Know It to Defeat It: Exploring Health Rumor Characteristics and Debunking Efforts on Chinese Social Media during COVID-19 Crisis

Authors

  • Wenjie Yang The Hong Kong University of Science and Technology
  • Sitong Wang Columbia University
  • Zhenhui Peng The Hong Kong University of Science and Technology
  • Chuhan Shi The Hong Kong University of Science and Technology
  • Xiaojuan Ma The Hong Kong University of Science and Technology
  • Diyi Yang Georgia Institute of Technology

Keywords:

Credibility of online content, Organizational and group behavior mediated by social media; interpersonal communication mediated by social media

Abstract

Health-related rumors being spread online during a public crisis may pose a serious threat to people's well-being. Existing crisis informatics research lacks in-depth insights into the characteristics of health rumors and the efforts to debunk them on social media in a pandemic. To fill this gap, we conduct a comprehensive analysis of four months of rumor-related online discussion during COVID-19 on Weibo, a Chinese microblogging site. Results suggest that the dread (cause fear) type of health rumors provoked significantly more discussions and lasted longer than the wish (raise hope) type. We further explore how four kinds of social media users (i.e., government, media, organization, and individual) combat health rumors, and identify their preferred way of sharing the debunking information and the key rhetoric strategies used in the process. We examine the relationship between debunking and rumor discussions using a Granger causality approach, and show the efficacy of debunking in suppressing rumor discussions, which is time-sensitive and varies according to rumor type and debunker. Our results can provide insights into crisis informatics and risk management on social media in pandemic settings.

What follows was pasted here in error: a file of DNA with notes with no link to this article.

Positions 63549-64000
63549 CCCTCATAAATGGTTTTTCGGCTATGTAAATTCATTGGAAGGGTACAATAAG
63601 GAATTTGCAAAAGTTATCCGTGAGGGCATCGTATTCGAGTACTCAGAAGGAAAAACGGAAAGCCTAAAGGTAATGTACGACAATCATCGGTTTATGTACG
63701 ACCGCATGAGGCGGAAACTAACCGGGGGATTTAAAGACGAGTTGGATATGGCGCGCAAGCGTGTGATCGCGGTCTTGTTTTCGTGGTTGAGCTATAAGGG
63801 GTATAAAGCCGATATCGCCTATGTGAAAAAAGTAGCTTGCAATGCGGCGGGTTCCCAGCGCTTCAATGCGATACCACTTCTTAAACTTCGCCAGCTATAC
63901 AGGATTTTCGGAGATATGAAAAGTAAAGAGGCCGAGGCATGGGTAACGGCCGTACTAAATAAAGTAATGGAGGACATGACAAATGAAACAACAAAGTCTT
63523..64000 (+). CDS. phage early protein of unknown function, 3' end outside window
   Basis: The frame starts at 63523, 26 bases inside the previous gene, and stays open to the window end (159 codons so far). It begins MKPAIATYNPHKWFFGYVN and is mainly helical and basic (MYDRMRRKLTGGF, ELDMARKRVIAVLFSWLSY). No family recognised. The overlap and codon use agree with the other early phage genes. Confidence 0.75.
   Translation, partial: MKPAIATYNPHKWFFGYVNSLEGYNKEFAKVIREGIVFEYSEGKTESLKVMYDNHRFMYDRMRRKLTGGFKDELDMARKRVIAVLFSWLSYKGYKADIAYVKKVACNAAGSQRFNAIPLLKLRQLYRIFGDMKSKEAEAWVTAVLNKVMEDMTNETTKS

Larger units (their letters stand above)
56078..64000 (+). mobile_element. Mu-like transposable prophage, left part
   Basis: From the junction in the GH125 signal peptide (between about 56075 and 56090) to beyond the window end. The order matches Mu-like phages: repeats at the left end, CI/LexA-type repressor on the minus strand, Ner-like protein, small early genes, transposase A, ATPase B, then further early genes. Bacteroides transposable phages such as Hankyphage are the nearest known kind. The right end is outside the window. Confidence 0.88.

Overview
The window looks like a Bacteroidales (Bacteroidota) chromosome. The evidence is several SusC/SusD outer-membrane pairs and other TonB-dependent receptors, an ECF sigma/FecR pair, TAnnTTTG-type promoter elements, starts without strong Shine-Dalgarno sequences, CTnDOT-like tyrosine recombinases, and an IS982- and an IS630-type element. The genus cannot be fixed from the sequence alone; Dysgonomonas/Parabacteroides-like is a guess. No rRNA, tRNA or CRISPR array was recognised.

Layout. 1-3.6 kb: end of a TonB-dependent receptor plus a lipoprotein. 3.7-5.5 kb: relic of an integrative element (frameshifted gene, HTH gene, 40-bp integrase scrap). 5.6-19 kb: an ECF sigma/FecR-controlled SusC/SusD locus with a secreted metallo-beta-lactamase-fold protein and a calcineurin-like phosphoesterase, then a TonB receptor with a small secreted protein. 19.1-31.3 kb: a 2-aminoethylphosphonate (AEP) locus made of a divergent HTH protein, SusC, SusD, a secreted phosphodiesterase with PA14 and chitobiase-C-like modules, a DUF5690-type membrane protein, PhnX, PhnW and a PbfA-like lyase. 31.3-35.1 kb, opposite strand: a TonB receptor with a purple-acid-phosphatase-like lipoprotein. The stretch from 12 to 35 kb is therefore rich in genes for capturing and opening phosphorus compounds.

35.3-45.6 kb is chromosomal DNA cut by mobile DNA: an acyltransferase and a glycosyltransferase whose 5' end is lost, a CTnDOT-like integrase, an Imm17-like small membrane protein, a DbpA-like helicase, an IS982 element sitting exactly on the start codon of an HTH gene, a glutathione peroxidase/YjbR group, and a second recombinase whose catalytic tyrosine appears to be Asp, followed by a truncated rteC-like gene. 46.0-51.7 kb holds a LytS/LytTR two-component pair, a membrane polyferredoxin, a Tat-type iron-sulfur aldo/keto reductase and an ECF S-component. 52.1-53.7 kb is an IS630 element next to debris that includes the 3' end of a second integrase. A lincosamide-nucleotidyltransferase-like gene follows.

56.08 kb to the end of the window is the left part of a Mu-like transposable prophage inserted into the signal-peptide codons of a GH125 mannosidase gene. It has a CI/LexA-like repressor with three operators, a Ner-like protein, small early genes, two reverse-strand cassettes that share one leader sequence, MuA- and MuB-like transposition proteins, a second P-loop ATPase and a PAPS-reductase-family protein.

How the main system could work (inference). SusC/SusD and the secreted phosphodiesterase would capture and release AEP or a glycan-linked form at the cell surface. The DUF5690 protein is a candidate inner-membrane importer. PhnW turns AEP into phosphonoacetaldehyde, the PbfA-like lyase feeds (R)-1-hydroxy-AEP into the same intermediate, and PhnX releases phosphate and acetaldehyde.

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Published

2022-05-31

How to Cite

Yang, W., Wang, S., Peng, Z., Shi, C., Ma, X., & Yang, D. (2022). Know It to Defeat It: Exploring Health Rumor Characteristics and Debunking Efforts on Chinese Social Media during COVID-19 Crisis. Proceedings of the International AAAI Conference on Web and Social Media, 16(1), 1157-1168. Retrieved from https://ojs.aaai.org/index.php/ICWSM/article/view/19366